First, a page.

Posted by Shane Stapleton
Wednesday 26 June 2013
1. Donegal (unchanged from last week)
As Jean Rasczak said in Starship Troopers: “I need a corporal. You're it, until you're dead or I find someone better.” Those putting Dublin at the top of the charts as All-Ireland favourites might be jumping the gun slightly because Donegal are still unbeaten. Yes, they were relegated in the league, haven’t been overly spectacular in their two championship wins, and have to find out if they have the appetite again for the work that took them to the game’s summit last year. But until they are beaten, or until Dublin do something special, they stay top here because we haven't even seen their top gear.
2. Dublin (-)
There's no doubting that Dublin have the players to regain the All-Ireland but we still think they will need a fit Alan Brogan to get over the line. The win over Westmeath was clinical but they hammered Louth in their first outing last year too, which precipitated some underwhelming performances thereafter, including a good part of that Mayo defeat when the fitness of Brogan was a costly issue. We are also yet to see how Jim Gavin will reshuffle his pack if a big team puts the Dubs in trouble. These are our caveats, but we very much expect them to be in the shake-up.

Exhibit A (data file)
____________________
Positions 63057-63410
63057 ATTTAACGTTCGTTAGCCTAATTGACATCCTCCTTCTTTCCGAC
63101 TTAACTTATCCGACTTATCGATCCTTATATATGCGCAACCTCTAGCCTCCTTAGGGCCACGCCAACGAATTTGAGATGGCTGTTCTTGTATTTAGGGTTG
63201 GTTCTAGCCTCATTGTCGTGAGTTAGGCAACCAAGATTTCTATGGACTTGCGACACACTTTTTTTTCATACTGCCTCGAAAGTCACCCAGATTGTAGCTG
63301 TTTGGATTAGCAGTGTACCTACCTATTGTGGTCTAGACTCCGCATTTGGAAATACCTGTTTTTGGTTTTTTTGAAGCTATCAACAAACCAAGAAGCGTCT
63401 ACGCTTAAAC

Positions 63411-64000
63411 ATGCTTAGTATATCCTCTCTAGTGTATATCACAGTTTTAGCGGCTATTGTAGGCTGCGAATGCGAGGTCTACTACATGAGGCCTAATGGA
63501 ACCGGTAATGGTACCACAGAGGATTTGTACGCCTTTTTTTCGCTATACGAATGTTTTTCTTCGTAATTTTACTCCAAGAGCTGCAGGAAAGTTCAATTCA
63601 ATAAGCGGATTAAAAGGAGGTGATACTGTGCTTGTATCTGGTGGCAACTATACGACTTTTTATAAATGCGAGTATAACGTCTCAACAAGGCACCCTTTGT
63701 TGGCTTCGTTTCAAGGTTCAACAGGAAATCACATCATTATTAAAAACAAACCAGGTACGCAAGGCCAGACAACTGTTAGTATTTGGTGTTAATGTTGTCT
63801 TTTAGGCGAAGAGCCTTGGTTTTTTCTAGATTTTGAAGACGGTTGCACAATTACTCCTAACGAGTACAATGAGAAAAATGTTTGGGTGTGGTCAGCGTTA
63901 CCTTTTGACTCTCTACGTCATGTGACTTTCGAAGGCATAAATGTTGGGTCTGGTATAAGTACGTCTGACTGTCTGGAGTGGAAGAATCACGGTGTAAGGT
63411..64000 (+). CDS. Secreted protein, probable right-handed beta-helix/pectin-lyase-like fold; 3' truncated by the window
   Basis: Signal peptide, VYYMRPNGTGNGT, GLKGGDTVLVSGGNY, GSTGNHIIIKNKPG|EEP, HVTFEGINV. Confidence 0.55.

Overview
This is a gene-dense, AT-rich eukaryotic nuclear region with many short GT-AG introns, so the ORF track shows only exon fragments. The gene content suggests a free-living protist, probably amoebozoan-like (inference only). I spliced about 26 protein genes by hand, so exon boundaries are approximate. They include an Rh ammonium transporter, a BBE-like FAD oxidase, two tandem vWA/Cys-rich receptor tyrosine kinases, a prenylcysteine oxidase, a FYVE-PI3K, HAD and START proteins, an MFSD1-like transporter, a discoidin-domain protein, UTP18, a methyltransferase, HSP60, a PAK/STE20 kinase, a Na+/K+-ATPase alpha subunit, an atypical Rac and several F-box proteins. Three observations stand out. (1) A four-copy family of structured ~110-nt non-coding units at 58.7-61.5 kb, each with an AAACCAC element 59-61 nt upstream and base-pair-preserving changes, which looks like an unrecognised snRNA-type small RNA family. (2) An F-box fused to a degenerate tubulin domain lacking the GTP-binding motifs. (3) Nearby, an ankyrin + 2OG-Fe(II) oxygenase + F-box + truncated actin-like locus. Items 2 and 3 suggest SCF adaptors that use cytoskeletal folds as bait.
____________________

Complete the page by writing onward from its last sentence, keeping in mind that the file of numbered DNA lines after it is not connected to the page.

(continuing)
3. Mayo (-)
Mayo may not have been overly impressive in the very early stages of their Connacht semi-final win over Roscommon but they ground down and turned to dust the challenge of the 2010 champs. Twelve different scores, including numbers four through seven, shows how well they combine as a team. Maybe they need to be more direct in attack at times but we really won’t know exactly where they are at until it gets to later in the summer. Should walk the Connacht final after the thrashing of Galway and destruction of the Rossies.
4. Cork (-)
We learned nothing from the destruction of Limerick other than the fact that a Division 4 team is ill-prepared for an All-Ireland champion elect, which Cork propose to be. Clare came within nine points but, ultimately, it was comfortable enough. As with Mayo, we won’t fully know what level they are at until they are rutting against another powerful stag, which they soon will with Kerry.
5. Kerry (-)